Agility means flexibility in changing direction and ability to learn and improve constantly as you go. That’s it. Sounds easy, but it is not at all if it is not in your blood, your nature if you do not have an open mind. It can be tough to develop yourself to be agile and to be able to work in an agile team. There is usually a natural resistance to change in humans and that is the most asked for in this “advanced” way of working. I really like one example of how to explain agility and self-organization in the team so I use it a lot. You can compare intersection with traffic lights with a traditional micromanaged way of working and the roundabout with the agility in teams. The first is easier, but the second is more efficient. In the first case, you can be a bit lazy and just wait for the signal that tells you what to do. In the second case, you engage in order to manage yourself as part of the group. Another thing that Agility cannot exist without is an open-minded way of thinking (in comparison to a fixed mindset), listening to the ideas with a positive bias and then evaluating them to use best out of them.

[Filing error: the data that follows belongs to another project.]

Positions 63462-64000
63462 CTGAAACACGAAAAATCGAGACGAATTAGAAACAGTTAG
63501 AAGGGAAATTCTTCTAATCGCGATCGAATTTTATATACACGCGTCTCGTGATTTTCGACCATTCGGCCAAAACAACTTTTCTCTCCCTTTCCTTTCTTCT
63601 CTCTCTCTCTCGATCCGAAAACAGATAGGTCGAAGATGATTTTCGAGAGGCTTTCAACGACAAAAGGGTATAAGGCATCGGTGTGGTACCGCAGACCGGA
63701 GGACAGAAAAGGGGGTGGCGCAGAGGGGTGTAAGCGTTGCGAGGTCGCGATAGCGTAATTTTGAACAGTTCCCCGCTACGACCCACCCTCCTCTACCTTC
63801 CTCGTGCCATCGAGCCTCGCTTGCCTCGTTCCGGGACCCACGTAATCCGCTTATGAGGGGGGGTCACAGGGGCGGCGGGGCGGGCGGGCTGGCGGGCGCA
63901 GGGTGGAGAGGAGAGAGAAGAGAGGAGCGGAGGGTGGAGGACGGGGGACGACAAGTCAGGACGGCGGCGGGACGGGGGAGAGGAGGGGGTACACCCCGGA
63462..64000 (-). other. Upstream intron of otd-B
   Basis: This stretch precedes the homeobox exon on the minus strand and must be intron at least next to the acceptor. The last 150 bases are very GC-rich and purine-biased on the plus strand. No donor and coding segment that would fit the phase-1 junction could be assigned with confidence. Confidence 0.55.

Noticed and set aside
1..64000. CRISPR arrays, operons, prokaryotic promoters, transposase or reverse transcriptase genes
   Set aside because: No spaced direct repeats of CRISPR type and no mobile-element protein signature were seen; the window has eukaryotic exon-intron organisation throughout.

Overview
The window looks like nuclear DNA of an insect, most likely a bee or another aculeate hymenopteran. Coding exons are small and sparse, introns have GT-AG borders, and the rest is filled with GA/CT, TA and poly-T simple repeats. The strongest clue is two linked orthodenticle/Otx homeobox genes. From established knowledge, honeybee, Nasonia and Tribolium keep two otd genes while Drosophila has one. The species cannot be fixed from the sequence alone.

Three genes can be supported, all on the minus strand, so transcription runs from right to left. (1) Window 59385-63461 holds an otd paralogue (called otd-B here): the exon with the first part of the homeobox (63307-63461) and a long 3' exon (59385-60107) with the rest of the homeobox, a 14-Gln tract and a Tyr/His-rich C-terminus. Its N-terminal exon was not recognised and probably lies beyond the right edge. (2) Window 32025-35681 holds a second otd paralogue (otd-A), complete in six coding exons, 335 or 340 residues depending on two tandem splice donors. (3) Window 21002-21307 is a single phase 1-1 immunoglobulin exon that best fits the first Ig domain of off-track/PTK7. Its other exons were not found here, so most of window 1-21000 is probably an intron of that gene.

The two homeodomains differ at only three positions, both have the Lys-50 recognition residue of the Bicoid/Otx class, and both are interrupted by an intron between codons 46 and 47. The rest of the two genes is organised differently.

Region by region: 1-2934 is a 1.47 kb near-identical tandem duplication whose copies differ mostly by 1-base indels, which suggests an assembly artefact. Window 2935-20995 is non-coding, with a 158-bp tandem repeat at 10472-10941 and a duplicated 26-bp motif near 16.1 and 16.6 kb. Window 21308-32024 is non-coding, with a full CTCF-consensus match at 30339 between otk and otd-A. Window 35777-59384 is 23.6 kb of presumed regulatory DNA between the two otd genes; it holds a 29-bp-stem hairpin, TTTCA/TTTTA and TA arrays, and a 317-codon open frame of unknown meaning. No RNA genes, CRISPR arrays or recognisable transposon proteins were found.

Today, in software development, agility has to be one of the default skills for all team members. That is a prerequisite to be able to compete on the market. Working in codecentric implies having this.
How your day looked like while you were an agile coach and how it looks today?
As an agile coach or scrum master, your job is to make yourself redundant as funny as it may sound. Joef Watts explains that nicely. When the great scrum master is ready to leave the team, they will want him/her to stay longer. You support others in their development and teach them to get in automatic self-development mood until you recognize that they do not need a coach any more.
Your days as an agile coach can differ a lot. Sometimes you coach, sometimes you observe and know when not to coach. You can facilitate the meetings or teach others how to do that. Sometimes you teach agile practices and sometimes you listen actively and be there for someone while they resolve their problem. You can plan some days, and some not, you learn from your team what they need and act spontaneously to help them be as efficient as possible.
Product roles are something else. Your main focus is on achieving business value. You do that by finding the balance between the needs of the market and users on one end and possibilities and feasibility on the other hand. You motivate the teams by setting clear, as well as ambitious and feasible goals.